Back to top

From the Director: Influential Missourian Alexander Doniphan

Published on Wed, 08/15/2018 - 10:31am
Alexander Doniphan

Who is the most well-known Missourian? Sheryl Crow or Brad Pitt? How about the most influential Missourian? Harry Truman or Chuck Berry? For many years, I have believed that the least recognized but most influential Missourian is Alexander Doniphan

It is true that the Doniphan name has resurfaced in Clay County, and people recognize the highway and school that bear his name. However, why is he important to people today? Regardless of his personal opinion, Doniphan always seemed to do what was needed even if it was not popular. Doniphan embodied these qualities, which I believe were unique in the 19th Century but equally unique today. 

In the 1830s, Doniphan, who was also a general in the Missouri militia, was ordered in the field to carry out an order to exterminate the leaders of the Mormon Church in Missouri. Although under orders, Doniphan refused to execute these men. Doniphan, who was not a Mormon, defended these men in court and secured their safe passage out of the state. For Doniphan, it wasn’t about fearing someone different from you, but about doing what was right.

When America went to war against Mexico in 1846, Doniphan responded to the call. He commanded a military campaign of over 5,000 miles and helped secure the trade routes to Santa Fe, New Mexico. To this day, much of the New Mexico code of laws is based on the code Doniphan wrote for the area following the war. Under direction from General Kearny, Doniphan wrote a code in English and Spanish for all the people of the new territory. For Doniphan, it was about creating a set of rules that everyone could understand—not just the winners.

Doniphan believed in education. In 1849, the Missouri Baptist Convention decided to establish a college in Boonville, Missouri. Doniphan, who was not Baptist, joined with several prominent Baptists in Clay County to persuade the founding of William Jewell College in Liberty, Missouri. Doniphan also served as the first superintendent of the Liberty Public Schools. For Doniphan, it was about supporting education—not just supporting people who thought as he did.

We need more people like Alexander Doniphan. We need people that can abandon their “tribe” and do what is right for the community…even if it is unpopular. 

A small committee of people celebrate and remember Alexander Doniphan by finding individuals who exemplify these important characteristics and recognizing them with the Doniphan Community Service Award. This year, the award will be presented to Former U.S. Senator John Danforth. Mid-Continent Public Library is proud to be able to cosponsor this award, which will be given during a ceremony at the Harry S Truman Library and Museum on September 11, 2018, at 6:00 p.m. The event is free, but you need to register online.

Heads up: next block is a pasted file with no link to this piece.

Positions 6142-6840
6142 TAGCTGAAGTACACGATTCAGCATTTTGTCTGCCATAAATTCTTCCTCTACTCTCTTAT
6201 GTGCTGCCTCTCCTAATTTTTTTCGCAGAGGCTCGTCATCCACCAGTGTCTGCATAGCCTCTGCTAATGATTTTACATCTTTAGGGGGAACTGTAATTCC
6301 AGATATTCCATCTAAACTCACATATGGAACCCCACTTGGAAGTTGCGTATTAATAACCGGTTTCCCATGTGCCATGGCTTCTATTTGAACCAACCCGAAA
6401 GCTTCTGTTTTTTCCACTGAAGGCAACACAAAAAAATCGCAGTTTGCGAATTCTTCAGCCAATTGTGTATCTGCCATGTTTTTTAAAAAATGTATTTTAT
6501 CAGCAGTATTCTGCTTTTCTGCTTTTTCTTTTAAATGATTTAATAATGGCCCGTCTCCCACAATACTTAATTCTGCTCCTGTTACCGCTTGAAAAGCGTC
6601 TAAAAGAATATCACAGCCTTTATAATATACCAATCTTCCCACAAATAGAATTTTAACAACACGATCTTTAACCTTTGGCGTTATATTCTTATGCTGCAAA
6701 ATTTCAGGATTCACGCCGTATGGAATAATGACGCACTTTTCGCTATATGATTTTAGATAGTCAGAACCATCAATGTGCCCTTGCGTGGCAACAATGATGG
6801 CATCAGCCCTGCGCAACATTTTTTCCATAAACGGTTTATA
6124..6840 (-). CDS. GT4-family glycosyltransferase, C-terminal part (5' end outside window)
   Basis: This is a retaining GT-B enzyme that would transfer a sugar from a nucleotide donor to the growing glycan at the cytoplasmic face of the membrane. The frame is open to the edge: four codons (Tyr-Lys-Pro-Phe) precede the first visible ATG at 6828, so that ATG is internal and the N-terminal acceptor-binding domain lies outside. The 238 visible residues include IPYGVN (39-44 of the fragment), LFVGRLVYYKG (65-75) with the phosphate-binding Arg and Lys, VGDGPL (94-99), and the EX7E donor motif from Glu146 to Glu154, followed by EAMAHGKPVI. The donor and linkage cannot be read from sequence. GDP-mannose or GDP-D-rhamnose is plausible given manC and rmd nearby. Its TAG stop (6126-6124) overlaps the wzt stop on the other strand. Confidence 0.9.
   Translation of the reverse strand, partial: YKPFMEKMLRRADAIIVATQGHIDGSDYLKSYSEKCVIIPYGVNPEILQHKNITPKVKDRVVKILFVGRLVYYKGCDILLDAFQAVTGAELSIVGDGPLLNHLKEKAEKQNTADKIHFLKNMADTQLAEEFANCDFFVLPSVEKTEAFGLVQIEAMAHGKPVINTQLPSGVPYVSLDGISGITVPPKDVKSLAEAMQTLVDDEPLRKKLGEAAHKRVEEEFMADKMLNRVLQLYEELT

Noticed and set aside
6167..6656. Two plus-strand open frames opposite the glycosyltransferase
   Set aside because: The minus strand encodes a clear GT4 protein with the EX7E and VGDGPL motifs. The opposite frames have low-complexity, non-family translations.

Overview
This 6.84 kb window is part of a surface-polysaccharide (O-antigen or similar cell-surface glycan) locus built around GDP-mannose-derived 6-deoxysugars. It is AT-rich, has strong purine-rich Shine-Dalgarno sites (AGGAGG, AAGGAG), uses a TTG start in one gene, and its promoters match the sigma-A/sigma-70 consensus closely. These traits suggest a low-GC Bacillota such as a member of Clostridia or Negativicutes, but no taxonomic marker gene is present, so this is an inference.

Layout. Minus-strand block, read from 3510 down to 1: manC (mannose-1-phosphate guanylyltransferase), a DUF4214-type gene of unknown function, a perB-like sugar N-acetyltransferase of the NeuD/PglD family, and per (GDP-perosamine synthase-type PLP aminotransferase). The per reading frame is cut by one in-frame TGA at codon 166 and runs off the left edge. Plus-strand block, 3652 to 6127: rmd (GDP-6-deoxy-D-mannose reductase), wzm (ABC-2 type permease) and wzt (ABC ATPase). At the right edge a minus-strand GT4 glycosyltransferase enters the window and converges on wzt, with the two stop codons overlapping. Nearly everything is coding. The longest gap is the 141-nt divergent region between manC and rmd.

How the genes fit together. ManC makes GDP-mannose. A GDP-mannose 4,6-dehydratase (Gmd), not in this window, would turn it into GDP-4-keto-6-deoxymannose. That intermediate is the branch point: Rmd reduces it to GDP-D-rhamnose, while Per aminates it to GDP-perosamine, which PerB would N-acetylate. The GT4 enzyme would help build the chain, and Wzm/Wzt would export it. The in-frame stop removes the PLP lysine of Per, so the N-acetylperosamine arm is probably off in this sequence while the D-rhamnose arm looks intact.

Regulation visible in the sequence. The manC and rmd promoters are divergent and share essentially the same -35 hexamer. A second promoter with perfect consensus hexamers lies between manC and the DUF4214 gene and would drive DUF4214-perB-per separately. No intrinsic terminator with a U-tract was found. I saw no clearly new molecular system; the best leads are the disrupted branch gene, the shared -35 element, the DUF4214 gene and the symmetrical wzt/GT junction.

I hope you will join us in celebrating Senator Danforth and remembering the extraordinary Alexander Doniphan.

Steven V. Potter
MCPL Director & CEO

Add new comment

Plain text

  • No HTML tags allowed.
  • Lines and paragraphs break automatically.
  • Web page addresses and email addresses turn into links automatically.

Resources You May Also Like

Events You May Also Like

Titanic

Wed, Jan 22 2020
2:00pm - 3:00pm
Registration Required
Join Barbara Hughes as she portrays Mrs. Mahala Douglas and brings the events of April 14-15, 1912, and the sinking of the Titanic, to life through first-person accounts and stories.

Cathey Williams: Buffalo Soldier

Thu, Jan 9 2020
2:00pm - 3:00pm
Registration Required
Discover the story of Cathey Williams, the only documented female Buffalo Soldier, and learn about her service in the 38th U.S. Infantry from 1866 to 1868.

Cathey Williams: Buffalo Soldier

Thu, Jan 9 2020
4:00pm - 5:00pm
Registration Required
Discover the story of Cathey Williams, the only documented female Buffalo Soldier, and learn about her service in the 38th U.S. Infantry from 1866 to 1868.

Cathey Williams: Buffalo Soldier

Wed, Nov 6 2019
6:30pm - 7:30pm
Registration Required
Discover the story of Cathey Williams, the only documented female Buffalo Soldier, and learn about her service in the 38th U.S. Infantry from 1866 to 1868.

Blogs You May Also Like

Woman reading a book in an ebook

Learn History Through Travel…. Books!

Mid-Continent Public Library’s annual
Read More
Missouri 2021 Logo

Add Your Story to Missouri’s History

Have you ever wanted to be a small part of something really big? I have a great opportunity for you!
Read More
family tree

6 Tips for Celebrating Family History Month

Discovering your family history can enrich your life in many ways.
Read More
Peoria State Hospital

Hidden Away

When researching your family history, have you ever come across someone who seems to disappear?
Read More

Was this page helpful? Yes No